August 2019

Audience: Foster Caregivers, Public, Shelter/Rescue Staff & Volunteers

Your dog knows their name, responds to "touch", knows how to follow a lure and understands that a marker/clicker means a job well done that is followed by a good reward. Your dog has also learned how to ask for things by sitting down and making eye contact with you. You can start using these skills to teach more advanced concepts to your dog.

Loose Leash Walking

  • Start practicing loose leash walking in a quiet place without distractions. Inside your home is ideal. Start with your dog on one side of your body, on a leash. Teach them how to stay in step with you by reinforcing them when they're parallel with you, facing in the same direction, with their nose at the same level as the seam of your pants.
  • Stand with your dog at your side and a treat in your hand. You can use a word like "walk", "this way", or "with me" and move one step forward. When your dog catches up with you, praise and reward them, and repeat.
  • Once your dog follows you, increase the number of steps before rewarding them. Change direction, walk in zigzag, and have your dog get back at your side. Reward them each time they catch up with you.
  • Once your dog is doing well, try loose leash walking outside in front of the house and then further into the neighborhood.


  • Recall, or coming when called, can be a life-saving cue for your dog. Make the task easy at first. Start in your house. Get excited, this should be fun! Call your dog to you from short distances (1-5 feet away). Praise and reward your dog when they come.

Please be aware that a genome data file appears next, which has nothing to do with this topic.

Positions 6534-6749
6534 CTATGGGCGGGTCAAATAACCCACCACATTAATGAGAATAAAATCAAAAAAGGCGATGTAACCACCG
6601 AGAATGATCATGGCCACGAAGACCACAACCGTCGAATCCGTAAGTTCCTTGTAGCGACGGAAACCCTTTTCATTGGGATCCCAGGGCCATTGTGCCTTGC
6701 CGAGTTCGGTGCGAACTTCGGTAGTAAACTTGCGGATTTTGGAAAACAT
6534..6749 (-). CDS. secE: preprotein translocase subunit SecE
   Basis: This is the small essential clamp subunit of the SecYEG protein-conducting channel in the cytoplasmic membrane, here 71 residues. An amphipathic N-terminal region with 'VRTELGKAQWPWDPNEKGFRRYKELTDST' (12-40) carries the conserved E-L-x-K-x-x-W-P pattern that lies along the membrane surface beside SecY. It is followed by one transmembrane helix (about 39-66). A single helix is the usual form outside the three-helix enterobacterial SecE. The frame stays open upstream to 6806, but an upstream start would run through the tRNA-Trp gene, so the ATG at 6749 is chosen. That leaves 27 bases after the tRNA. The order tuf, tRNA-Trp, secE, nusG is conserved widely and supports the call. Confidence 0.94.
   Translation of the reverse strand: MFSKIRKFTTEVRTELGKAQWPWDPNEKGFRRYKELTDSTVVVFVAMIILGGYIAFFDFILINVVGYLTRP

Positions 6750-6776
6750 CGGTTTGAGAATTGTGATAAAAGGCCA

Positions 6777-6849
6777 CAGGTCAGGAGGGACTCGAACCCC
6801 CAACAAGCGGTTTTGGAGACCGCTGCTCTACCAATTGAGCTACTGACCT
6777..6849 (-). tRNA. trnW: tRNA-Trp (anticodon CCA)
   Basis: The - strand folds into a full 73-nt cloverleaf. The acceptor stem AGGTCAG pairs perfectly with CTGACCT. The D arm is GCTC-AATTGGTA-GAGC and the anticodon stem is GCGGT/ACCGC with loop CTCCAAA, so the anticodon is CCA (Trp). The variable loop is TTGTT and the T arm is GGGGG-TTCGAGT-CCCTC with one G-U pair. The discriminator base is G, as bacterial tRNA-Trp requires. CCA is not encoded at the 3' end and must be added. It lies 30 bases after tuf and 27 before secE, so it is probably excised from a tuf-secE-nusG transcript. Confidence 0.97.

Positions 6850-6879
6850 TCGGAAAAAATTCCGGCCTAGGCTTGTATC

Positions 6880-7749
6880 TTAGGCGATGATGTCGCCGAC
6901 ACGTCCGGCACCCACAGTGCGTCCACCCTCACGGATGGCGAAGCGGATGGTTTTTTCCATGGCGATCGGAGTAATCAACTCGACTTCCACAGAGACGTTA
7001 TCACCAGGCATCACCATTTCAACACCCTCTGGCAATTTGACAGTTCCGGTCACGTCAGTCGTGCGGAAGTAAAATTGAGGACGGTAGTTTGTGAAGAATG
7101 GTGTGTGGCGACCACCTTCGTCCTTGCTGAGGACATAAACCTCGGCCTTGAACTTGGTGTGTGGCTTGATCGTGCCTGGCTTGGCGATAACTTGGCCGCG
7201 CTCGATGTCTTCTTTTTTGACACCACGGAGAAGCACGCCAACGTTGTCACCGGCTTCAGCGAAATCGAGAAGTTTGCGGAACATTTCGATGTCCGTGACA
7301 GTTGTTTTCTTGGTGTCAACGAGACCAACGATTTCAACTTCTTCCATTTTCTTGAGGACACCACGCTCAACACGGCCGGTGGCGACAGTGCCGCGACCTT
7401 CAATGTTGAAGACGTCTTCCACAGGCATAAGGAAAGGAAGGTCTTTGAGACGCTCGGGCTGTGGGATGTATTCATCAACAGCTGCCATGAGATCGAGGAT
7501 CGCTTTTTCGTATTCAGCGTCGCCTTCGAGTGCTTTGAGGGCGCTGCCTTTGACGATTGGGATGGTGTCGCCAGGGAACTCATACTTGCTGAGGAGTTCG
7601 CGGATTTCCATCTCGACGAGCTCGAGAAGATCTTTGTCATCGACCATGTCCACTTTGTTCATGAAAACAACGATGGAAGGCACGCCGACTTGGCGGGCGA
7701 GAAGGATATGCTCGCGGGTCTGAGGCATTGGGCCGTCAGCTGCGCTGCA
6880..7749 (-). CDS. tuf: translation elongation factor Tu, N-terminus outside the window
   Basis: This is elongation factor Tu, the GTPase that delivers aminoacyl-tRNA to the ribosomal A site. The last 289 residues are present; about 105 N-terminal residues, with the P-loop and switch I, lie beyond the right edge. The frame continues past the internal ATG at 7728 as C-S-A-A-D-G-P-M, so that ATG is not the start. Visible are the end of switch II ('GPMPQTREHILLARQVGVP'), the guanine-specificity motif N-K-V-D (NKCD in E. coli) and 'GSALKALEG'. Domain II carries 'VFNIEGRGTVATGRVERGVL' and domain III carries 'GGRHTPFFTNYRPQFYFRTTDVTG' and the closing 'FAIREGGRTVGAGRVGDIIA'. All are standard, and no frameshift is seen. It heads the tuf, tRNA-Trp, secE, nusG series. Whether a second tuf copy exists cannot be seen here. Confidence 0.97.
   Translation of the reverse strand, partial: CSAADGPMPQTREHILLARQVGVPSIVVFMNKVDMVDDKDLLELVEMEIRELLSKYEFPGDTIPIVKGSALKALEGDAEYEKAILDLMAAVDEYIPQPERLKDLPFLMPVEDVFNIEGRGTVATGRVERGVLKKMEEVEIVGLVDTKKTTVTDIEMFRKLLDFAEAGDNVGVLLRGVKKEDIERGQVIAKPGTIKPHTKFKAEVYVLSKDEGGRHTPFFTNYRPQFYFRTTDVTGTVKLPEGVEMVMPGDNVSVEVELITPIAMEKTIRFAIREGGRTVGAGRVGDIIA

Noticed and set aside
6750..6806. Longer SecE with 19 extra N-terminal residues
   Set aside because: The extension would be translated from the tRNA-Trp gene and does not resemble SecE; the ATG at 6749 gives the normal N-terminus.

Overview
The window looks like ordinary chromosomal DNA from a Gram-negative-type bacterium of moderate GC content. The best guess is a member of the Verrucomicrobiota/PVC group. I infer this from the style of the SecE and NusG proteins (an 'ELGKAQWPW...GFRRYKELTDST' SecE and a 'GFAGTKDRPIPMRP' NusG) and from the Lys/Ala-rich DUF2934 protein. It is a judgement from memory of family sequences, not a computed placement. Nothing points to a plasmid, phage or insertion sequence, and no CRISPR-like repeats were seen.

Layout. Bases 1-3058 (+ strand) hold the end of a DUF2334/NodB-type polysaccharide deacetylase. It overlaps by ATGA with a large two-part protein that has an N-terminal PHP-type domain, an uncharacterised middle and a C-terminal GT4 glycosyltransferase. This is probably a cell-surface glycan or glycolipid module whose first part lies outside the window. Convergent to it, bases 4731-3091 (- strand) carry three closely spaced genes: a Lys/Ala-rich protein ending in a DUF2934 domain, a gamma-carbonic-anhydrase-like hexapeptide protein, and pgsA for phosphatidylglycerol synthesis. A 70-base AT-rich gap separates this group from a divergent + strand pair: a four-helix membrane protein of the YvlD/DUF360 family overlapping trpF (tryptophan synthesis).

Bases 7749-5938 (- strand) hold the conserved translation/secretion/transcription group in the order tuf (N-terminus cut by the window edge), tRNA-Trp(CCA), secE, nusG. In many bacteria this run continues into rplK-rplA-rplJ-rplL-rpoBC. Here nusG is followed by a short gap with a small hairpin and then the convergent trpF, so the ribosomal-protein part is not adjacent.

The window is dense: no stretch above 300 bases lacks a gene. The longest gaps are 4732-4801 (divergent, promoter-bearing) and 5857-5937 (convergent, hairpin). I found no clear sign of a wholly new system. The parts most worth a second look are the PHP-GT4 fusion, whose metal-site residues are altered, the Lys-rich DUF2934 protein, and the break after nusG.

• Increase the distance as your dog progresses. Put them on a long line (20ft.) and practice outside.


  • Your dog might need to learn how to settle when you are talking to someone, watching television, or reading a book. Have your dog on leash, with only about 2 feet of slack for roaming. Ignore your dog if they're fidgety. When they lay down on their own, praise and reward them. More information about "settle"

"Drop It"

  • Note: If your dog guards things, get help from a qualified behaviorist or trainer.
  • It's critical for your dog to learn how to drop things that they shouldn't have grabbed. Practice "drop it" with toys, stuffed Kong® toys, or bully sticks. Present one toy to your dog and let them enjoy it for a few seconds. Ask them to "drop it" and then present them with another toy that's at least equally enticing. If your dog drops the toy from their mouth, reward them with the new toy. Repeat the exercise a few times. Once your dog knows how to release a lower-value toy, practice with higher-value objects.


  • Hold a treat in front of your dog's nose. Move your hand straight down towards the ground (encouraging the dog to follow it). When they lie down, praise them and give them a treat. More information about "down"


  • If your dog knows how to "sit" or "lay down," but doesn't stay in position for long, you should teach them how to "stay."
  • Help your dog understand "stay" using the 3 D's (Duration, Distance, and Distractions). Start with one of these at a time. First, increase the duration of their "sit" in 1-10 second increments by delaying the time to give them praise and a reward. Once your dog understands this, start stepping away from your dog. One step, go back, reward. Two steps, go back, reward. When you can reliably put your dog in a "sit" or "down" and "stay" from a fair distance, it's time to add distractions.

"Leave It"

  • Teach your dog to refocus on you around distractions. When your dog is sniffing an object that you don't want them to pick up or is watching a squirrel and is ready to chase, the cue "leave it" should help them ignore the distraction. When your dog leaves the object, praise and reward them.